- Messenger: The Legacy of Mattie J.T. Stepanek and Heartsongs
- Dutton Adult, 336 pp.
The Message of Mattie
Warning: Bring tissues. This book is not for the faint-hearted.
Why? The constant specter of death looms over every page beginning with Mattie Stepanek’s three siblings all dying as infants from Dysautonomic Mitochondrial Myopathy—a very rare neuromuscular disease where cells don’t produce enough energy to work properly. In short, their heart and lungs didn’t always do what they were supposed to. Jeni explains: “when someone switches from physical activity to sitting, the heart self-regulates by beating more slowly. But Mattie’s heart could overshoot the mark and start to ‘forget’ to keep beating while he was at rest rather than simply slow a bit.” The result? All of the Stepanek children had oxygen masks and, at various times, trach tubes to breathe properly. And they all were dead—save Mattie—by age three.
As if that medical tragedy isn’t enough, mother and author Jeni Stepanek developed the adult onset version of the same disease, so she is in a wheelchair throughout much of the book, just as Mattie is. Together, they learn to persevere and care for each other with a strength that is both heroic and uplifting. Yet it’s hard not to wonder why she kept having children after what happened to the first two, but she addresses it fairly quickly, saying “early on I was told that subsequent children would not be affected. Not until Mattie was two years old and my third child was months from death did doctors understand that it was a condition of faulty mitochondria—an essential component of every cell in a person’s body.” As a result, the constant question throughout the book is who will die first? Jeni or Mattie?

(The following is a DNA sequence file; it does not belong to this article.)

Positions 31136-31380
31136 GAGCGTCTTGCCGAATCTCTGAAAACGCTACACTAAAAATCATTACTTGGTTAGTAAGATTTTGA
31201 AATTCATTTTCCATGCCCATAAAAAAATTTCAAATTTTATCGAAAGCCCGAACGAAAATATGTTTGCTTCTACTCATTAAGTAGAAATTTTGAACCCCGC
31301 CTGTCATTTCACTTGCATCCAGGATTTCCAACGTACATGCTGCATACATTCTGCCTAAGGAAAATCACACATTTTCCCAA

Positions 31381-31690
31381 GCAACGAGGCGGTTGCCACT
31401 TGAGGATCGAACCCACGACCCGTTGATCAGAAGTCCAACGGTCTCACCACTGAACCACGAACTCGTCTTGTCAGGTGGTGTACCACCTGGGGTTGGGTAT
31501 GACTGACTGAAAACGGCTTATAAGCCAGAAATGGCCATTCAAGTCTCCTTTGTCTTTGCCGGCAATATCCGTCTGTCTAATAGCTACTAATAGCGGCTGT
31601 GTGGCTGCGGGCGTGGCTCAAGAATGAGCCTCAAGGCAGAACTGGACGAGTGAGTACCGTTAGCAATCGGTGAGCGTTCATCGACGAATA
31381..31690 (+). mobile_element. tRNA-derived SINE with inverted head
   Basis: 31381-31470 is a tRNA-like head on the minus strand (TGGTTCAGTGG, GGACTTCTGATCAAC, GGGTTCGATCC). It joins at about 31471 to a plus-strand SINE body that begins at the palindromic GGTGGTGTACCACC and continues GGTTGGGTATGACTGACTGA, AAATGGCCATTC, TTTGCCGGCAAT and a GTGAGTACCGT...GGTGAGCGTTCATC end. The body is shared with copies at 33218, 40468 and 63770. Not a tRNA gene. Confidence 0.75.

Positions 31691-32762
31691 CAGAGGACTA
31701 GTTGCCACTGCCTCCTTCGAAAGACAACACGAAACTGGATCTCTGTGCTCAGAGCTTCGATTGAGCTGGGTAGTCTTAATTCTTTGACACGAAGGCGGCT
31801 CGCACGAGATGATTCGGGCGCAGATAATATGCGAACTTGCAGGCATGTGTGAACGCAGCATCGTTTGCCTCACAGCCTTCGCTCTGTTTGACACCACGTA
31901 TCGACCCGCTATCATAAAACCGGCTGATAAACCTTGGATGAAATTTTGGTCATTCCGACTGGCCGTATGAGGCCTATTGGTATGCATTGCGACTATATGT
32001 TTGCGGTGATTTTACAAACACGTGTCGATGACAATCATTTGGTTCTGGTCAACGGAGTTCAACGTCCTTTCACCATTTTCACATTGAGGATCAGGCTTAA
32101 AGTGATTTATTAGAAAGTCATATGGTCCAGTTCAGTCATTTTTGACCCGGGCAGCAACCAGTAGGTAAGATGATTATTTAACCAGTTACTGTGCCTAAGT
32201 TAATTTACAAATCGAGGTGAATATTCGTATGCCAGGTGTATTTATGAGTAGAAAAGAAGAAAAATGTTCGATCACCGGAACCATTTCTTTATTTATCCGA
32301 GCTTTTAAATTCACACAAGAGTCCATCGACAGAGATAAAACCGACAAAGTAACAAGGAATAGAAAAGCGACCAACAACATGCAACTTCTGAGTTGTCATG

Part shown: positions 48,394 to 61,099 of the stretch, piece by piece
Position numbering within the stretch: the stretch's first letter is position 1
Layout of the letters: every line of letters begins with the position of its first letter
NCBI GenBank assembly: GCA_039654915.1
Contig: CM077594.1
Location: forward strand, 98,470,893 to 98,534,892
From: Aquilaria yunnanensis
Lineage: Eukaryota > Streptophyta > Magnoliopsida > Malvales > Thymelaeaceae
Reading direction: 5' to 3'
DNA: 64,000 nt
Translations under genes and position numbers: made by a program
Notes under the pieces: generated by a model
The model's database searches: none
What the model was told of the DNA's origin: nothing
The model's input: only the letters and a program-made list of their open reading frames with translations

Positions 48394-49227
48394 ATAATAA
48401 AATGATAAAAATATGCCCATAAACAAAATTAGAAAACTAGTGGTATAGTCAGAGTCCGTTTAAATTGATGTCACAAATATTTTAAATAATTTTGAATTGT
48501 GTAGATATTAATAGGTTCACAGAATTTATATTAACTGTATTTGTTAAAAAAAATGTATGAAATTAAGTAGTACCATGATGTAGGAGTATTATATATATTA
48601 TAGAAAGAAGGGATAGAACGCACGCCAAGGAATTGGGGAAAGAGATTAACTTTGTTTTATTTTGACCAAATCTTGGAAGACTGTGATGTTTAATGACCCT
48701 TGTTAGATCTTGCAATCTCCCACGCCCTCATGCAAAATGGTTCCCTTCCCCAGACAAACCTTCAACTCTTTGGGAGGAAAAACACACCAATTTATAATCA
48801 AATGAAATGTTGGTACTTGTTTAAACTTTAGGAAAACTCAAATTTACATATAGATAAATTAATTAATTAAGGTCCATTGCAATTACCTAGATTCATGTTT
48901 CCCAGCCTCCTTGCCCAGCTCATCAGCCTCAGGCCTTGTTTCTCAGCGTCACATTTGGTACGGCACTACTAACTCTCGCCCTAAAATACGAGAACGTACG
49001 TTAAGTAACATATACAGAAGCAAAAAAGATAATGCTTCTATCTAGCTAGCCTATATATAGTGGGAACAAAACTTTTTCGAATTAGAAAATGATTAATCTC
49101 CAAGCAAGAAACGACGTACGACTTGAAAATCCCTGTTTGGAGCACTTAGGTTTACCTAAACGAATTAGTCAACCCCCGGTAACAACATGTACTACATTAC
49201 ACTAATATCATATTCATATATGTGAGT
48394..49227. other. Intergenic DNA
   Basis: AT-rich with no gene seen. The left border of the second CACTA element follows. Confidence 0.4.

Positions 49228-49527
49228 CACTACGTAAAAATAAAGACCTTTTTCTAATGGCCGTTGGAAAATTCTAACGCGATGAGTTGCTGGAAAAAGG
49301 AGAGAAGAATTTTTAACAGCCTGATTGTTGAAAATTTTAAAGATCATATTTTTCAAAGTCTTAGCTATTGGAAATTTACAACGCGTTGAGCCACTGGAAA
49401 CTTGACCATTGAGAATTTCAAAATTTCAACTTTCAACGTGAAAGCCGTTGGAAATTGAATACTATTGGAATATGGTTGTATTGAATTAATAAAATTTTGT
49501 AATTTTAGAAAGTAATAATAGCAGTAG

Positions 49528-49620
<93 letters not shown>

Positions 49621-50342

Mattie nearly died a month after his birth. He turned blue in his car seat on their way to church, and had Jeni not performed CPR until the paramedics arrived, his story would’ve been as abbreviated as that of his siblings. His pupils were fixed and dilated, and the monitor recorded him being down for nearly six minutes. But he came through and the warned-about brain damage never manifested. Instead, he showed accelerated emotional and intellectual development, and even learned phonics through the speech therapy flash cards. By age three, he was writing his own poetry.
Despite the constant medical setbacks and financial struggles of the Stepaneks, Mattie continued to work towards his life goal: becoming a poet, a peacemaker, and a philosopher who played after every storm. With so many things against him, he not only learned to smile through it, but he made those around him smile, too. His joie de vivre was infectious. It’s no wonder that in his few years on this earth he developed a list of supporters, friends, and fans that is the ultimate A-list of celebrities. Oprah Winfrey called him “an inspiration.” Maya Angelou immediately recognized him when they met at a bookstore near the University of Maryland, and she even wrote the Foreword to this book. President Jimmy Carter called Mattie “the most remarkable person I have ever known.” When Jerry Lewis was given a lifetime achievement award at the Oscars, videos of Mattie were playing in the background. Even The Lord of the Rings star Sean Astin considered himself a fan and friend of Mattie’s, pledging to continue to promote Mattie’s causes after the inevitable happened.